Wednesday, 16 March 2016

Italy - the face of many seas

Being a true blue Italian and a Piscean, I treasure the water that surrounds us. Including islands, Italy has a coastline of 7,600 kilometres. It is flirted by so many seas -  Adriatic SeaIonian SeaTyrrhenian SeaLigurian SeaSea of Sardinia and Strait of Sicily. I wonder how many countries can boast about the pleasure of so many seas. I have a particular fascination for the sea. Unlike lakes or rivers, a sea is defined by its vastness. The expansiveness of the sea deeply attracts me. When I am particularly depressed about something or somebody, I just have to go to the sea and look at it. The gentle waves, the flickering sun light or the silvery moon light brings sparkle as much on to the crest of the waves of the crystal clear water as to the corridors of my confused mind. It energises me and yet calms my mind. Something that tells me all will be well. 

Take Tuscany. It is known for rolling hills. It also has a beach scene with sandy white shores and quaint seaside villages. In western Tuscany, Maremma with its ancient root and beauty lends a feel of timelessness. Long beaches, blue sea, black rock, hills covered with woods, marshes and flat lands gives a diverse spread as much in colour as in topography. You can’t miss the thermal baths or the acquacotta soup. There are water sports too like sailing, windsurfing, scuba diving… you name it, and we have it. You must have heard about our wild Carnival Festival.

Yes, sea for me is as much of stillness as of surfing. My fascination for the sea also extends to the beach. How I wish we have libraries out here like the way Dubai municipality is planning.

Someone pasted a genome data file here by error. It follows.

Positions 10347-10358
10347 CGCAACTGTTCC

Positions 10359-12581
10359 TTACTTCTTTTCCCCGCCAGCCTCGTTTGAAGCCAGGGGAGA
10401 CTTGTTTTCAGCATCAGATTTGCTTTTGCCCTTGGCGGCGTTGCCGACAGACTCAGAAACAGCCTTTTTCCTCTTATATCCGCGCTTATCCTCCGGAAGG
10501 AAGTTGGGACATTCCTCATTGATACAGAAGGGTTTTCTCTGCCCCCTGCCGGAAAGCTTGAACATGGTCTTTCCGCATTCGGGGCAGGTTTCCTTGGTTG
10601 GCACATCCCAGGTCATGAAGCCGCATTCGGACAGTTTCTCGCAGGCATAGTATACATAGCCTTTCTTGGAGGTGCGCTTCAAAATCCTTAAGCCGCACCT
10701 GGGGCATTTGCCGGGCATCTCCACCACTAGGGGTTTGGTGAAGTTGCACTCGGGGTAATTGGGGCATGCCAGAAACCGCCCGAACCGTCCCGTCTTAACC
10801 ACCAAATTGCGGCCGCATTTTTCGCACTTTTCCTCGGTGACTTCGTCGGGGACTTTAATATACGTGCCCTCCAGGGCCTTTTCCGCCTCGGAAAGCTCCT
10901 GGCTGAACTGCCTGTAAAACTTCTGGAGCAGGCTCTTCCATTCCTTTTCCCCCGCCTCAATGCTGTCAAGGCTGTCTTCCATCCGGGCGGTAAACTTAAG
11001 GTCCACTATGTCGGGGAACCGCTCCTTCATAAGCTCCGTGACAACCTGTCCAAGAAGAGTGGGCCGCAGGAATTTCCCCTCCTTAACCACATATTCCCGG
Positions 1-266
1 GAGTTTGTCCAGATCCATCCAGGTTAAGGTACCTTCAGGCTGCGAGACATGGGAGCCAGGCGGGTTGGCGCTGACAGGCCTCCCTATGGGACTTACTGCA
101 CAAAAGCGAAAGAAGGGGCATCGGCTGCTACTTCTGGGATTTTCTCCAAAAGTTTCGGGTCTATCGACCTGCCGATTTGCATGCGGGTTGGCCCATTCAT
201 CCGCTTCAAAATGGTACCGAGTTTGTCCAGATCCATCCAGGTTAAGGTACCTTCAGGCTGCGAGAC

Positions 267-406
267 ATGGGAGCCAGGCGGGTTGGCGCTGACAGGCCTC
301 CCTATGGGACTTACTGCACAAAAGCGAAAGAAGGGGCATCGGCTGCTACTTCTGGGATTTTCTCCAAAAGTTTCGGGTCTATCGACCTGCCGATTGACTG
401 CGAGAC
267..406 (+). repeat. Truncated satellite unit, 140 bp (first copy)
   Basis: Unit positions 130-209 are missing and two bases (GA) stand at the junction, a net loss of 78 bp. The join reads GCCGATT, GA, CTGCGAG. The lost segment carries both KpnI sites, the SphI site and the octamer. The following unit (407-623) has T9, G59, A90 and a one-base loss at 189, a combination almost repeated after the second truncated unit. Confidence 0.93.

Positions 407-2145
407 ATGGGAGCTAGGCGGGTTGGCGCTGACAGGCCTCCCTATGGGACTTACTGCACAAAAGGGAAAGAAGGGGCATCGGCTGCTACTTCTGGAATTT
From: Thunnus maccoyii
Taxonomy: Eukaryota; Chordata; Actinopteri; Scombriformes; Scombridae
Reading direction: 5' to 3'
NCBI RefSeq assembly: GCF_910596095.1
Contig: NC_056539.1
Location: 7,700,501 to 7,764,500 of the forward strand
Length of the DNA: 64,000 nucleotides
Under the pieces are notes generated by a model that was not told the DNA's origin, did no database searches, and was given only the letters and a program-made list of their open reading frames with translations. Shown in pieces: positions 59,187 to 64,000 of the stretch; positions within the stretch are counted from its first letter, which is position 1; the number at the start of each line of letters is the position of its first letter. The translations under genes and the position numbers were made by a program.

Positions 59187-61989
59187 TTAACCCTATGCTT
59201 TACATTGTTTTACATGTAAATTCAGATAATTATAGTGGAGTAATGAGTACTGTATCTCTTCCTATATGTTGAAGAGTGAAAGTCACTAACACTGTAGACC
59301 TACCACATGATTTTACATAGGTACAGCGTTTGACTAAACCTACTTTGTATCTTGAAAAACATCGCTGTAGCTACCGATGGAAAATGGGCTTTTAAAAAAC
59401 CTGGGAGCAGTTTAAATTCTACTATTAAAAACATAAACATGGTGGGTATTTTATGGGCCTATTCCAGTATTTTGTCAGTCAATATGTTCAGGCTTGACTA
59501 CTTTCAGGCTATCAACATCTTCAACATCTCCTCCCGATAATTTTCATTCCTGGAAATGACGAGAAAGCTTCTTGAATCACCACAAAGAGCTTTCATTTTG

Though Venice is surrounded entirely by water, but there are few beaches in the city. I love to read William Shakespeare’s Merchant of Venice in one of those thatched beach huts. I feel so empowered as I read about Portia. I have read it so many times but I still feel good every time I pick up the book. Shakespeare made women intellectually so illuminating.

Termed ‘One of the best places in the world’, beaches around Sicily range from sandy white shores to exotic black sands. The journey to the beach is part of the fun as beachgoers climb aboard a funicular or cable car for a quick ride down to the beach.

By the way, don’t forget the coves. One of them where I often frequent is known as “Grotto of Arpaia”. Protected by a steep cliff, the little grotto can only be reached by boat. It has therefore preserved its natural environment and the clean water which had put a spell on the British poet Lord George Byron who spent many an afternoon admiring the blue sea; the foamy waves impacting against the rocks and listening to the quiet sound of the sea life. It is the perfect place for snorkeling and for a boat trip with a final splash in some crystalline like waters…. 

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